Seo Ye-ji’s Realistic and Raw Representation of Trauma: From Lawless Lawyer to It’s Okay To Not Be Okay

Maybe it’s his sonorous voice, his piercing eyes or his sarcastic smile, or maybe it’s a combination of all three, but it’s hard to deny the power of Seo Yeji, when she comes on stage. She knows how to create an impression and absorb you into the story, without too much fuss. In one of the opening scenes of the internationally acclaimed show It’s Okay To Not Be Okay, Seo Ye-ji’s character, Ko Moon Young, sits with a child and terrifies her with a gory fairy tale. The child jumps up and cries, and Ko Moon Young has a wry smile on her face. We are introduced to the seemingly cold, antisocial, and snappy Moon Young, a popular children’s author, who writes some rather twisted and disturbing tales for children. In retrospect, it’s hard to imagine any other actor succeeding in such a role.

It’s no surprise that It’s Okay brought Seo Ye-ji to the international stage. Moving away from the maniacal pixie, the damsel in distress is a common feature of many shows. Here, Ye-ji played the role of a broken and damaged woman, struggling to cope with repressed childhood trauma that keeps resurfacing. His mother was a cold, murderous narcissist, who wanted her child to imbibe the same frigid values ​​as her and live without love or feeling. Moon-young’s father is shamefully negligent and takes drastic action after learning of his wife’s criminal ways, which drives a wedge between him and his daughter.

Seo Ye-ji and Kim Soo-hyun on the poster for It’s Okay To Not Be Okay

Moon-young grows up alone and is unable to form consistent friendships or relationships, due to her not-so-acceptable social skills. However, his demeanor changes after meeting Gang Tae, a man carrying more burden than he should. Along with the inexplicable attraction, they learn that their childhoods are intertwined, along with their deep horrors from their past that neither could get past. And so begins a process of healing and closure. Far from the notion of actually being saved – a common trope of several Korean dramas – she showed the importance of being healed.

Moon-young was multi-faceted and it took a special mastery of acting to take on such a role and portray the vulnerability, the simmering rage, combined with the overwhelming guilt that her own mother had caused. Ko Moon Young was by no means a character you could completely and wholeheartedly root for, due to his cruel nature, coupled with his violent tendencies when it came to protecting his loved ones. Yet you felt connected to her, in an inextricable way, for such was Seo Yea-ji’s acting prowess.

Seo Ye-ji was able to not only twist the knife, but also push it further in several scenes, especially those where her nightmares haunt her. In one scene, Gang Tae (Kim Soo-hyun) rushes to her room after hearing her screams of agony. She has just woken up from crippling dreams and as he struggles to care for her, she insists he leave, yet continues to cling to him. Her screams and raucous screams are particularly hilarious, and it’s a scene you don’t easily forget.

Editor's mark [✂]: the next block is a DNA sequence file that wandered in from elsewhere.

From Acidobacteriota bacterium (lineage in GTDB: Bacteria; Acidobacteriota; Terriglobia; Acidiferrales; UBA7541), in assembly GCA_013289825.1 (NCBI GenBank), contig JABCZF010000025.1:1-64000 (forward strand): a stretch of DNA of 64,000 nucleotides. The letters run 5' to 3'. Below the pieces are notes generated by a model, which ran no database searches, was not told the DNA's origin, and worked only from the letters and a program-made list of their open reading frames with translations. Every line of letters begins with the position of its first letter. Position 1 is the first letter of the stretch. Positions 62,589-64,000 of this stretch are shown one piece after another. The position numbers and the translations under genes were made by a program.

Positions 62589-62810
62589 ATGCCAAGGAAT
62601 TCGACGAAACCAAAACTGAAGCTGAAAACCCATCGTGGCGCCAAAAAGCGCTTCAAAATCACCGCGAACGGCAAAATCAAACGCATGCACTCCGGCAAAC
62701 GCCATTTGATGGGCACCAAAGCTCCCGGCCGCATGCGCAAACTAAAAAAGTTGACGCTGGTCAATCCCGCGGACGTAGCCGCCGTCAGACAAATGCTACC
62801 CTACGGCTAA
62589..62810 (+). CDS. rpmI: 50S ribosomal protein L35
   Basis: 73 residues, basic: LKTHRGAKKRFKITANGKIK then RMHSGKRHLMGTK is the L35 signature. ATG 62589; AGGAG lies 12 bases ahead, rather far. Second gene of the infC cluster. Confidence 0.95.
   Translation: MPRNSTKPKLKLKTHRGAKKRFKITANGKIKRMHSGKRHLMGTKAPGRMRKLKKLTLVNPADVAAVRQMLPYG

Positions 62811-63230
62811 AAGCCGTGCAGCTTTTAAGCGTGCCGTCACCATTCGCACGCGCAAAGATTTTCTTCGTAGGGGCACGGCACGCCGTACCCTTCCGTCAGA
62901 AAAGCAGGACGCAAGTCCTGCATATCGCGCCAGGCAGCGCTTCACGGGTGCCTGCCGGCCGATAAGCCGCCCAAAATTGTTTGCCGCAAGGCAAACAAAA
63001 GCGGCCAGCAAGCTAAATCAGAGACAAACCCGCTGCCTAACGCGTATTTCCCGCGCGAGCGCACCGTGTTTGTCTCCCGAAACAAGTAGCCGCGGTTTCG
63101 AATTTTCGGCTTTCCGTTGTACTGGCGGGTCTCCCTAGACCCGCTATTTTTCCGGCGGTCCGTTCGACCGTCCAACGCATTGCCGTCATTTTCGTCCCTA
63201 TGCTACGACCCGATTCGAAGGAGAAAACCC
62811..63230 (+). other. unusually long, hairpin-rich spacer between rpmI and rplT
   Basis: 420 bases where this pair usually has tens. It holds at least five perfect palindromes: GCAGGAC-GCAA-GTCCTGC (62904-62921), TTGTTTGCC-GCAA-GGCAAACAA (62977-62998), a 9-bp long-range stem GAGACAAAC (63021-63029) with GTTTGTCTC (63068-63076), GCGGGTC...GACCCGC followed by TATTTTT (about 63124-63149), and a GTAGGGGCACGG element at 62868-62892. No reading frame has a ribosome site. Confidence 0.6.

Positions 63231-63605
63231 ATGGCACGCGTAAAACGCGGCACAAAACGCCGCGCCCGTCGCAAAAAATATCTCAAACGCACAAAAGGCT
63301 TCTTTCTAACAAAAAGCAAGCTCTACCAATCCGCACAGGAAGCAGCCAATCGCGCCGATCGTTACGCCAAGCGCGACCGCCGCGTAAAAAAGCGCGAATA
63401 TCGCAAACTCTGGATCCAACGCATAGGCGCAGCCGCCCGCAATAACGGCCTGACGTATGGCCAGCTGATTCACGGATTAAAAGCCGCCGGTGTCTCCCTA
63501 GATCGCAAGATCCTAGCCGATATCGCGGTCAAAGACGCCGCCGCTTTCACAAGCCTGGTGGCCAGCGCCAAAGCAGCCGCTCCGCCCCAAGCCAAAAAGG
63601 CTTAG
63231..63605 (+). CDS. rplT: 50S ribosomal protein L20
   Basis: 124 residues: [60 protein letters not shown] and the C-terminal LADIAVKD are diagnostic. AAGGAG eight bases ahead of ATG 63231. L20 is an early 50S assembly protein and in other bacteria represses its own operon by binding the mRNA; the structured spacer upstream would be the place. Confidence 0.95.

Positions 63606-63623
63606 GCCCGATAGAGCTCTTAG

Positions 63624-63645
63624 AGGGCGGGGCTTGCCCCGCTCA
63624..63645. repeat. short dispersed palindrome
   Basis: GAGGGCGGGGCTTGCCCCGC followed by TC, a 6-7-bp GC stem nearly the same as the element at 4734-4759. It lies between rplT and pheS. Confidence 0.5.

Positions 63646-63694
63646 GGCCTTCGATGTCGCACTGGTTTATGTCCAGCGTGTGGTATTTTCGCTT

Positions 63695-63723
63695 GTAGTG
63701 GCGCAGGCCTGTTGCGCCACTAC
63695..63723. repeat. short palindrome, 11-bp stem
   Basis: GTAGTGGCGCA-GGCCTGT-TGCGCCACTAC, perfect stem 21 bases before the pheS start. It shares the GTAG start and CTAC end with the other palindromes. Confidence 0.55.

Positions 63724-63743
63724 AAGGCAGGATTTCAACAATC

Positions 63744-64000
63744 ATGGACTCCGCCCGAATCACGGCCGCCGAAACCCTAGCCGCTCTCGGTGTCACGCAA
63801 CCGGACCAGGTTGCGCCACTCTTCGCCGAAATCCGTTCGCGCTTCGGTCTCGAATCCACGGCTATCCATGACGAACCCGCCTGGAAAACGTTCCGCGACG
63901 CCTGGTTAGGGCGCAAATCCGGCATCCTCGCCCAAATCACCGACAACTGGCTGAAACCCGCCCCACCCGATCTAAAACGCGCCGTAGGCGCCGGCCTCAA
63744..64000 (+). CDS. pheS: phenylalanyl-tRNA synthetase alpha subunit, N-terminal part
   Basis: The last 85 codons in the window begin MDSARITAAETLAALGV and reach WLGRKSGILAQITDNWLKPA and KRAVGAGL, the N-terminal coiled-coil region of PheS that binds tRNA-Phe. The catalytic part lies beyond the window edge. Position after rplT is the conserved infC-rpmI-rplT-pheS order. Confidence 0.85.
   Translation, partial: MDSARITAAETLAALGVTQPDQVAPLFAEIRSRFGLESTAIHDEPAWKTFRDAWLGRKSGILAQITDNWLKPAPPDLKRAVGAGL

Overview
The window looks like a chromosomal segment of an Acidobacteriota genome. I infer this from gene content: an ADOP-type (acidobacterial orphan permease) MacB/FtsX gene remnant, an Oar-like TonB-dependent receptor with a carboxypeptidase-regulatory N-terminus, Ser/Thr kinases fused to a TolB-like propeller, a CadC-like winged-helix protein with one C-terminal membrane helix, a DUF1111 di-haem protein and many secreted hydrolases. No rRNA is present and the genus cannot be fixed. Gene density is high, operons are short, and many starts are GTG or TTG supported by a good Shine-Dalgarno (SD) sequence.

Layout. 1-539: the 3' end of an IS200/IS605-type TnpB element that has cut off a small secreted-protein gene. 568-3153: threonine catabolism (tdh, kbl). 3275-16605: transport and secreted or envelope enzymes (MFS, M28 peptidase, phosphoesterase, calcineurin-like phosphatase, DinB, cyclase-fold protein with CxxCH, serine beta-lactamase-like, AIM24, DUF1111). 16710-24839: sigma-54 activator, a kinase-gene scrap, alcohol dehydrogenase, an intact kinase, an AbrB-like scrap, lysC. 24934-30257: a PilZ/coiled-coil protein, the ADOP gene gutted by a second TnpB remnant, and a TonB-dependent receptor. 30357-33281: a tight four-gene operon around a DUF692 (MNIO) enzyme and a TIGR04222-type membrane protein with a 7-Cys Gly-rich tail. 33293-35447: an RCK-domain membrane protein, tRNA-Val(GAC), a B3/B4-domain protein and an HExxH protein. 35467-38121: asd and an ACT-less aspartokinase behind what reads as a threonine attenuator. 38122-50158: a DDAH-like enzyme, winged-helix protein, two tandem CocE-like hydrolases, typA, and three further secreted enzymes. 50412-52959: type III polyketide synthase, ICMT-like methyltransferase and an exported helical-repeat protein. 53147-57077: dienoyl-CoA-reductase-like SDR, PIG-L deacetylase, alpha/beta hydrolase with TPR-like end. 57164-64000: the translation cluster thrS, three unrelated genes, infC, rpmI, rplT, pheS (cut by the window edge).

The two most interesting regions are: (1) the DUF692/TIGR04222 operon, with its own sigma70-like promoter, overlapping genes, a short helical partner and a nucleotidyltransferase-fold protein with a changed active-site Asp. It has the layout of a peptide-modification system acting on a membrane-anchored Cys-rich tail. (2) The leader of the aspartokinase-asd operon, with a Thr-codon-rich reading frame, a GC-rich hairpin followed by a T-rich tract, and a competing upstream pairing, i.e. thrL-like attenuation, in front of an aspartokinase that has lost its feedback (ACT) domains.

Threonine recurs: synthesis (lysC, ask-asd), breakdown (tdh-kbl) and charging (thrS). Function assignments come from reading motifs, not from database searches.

There were many such scenes in the show. Another notable scene is when she finally visits her neglectful father in the psychiatric clinic. He floats in and out of lucidity and hallucinates about his wife, nearly killing Moon-young. In a rather spooky scene, Moon-young is lying flat on the ground as everyone tries to save her from being strangled. There is a particular resignation and mockery in her eyes, as she watches her father cling frantically to any semblance of meaning in his life. It is the face of a woman who has no warm memories of a family and no one to belong to.

After realizing that her mother was the cause of the trauma that Gang Tae and her brother Sang Tae have suffered throughout their lives, she asks for forgiveness in a particularly heartbreaking scene, as a confused Sang Tae tries to feed her. Instead of being abrupt, Moon-young’s character development was particularly heartening to watch – as she mellowed, while maintaining her brash way of speaking.

There’s always something particularly captivating about a show starring Seo Ye-ji. It will not be something that exists for fun, or not cerebral. Before It’s Okay, Seo Ye-ji was seen starring in the seemingly funny Lawless Lawyer starring Lee Joongi – a tale of revenge, justice, and the search for the truth. Her character Jae-yi was tough as nails, who didn’t buy into tales of corrupt lawyers and could pack all the punch if needed as she struggled to piece together the truth of her life. Jae-yi had her own harrowing story to tell, as her mother disappeared as a child – a disappearance linked to the murder of Lee Joongi’s mother on the show. Filled with comedy, hard-hitting emotional scenes, and sharp dialogue, Seo Ye-ji has proven herself.

Lee Joongi Lee Joongi and Seo Ye-ji in Lawless Laywer. (Picture: Netflix)

There is an unusual sense of brutality in Seo Ye-ji’s acting that brings her closer to viewers. Maybe it’s the nuanced characters she chooses, or maybe it’s her ability to portray a variety of emotions with just a few words. This woman is a force to be reckoned with when it comes to Korean entertainment.

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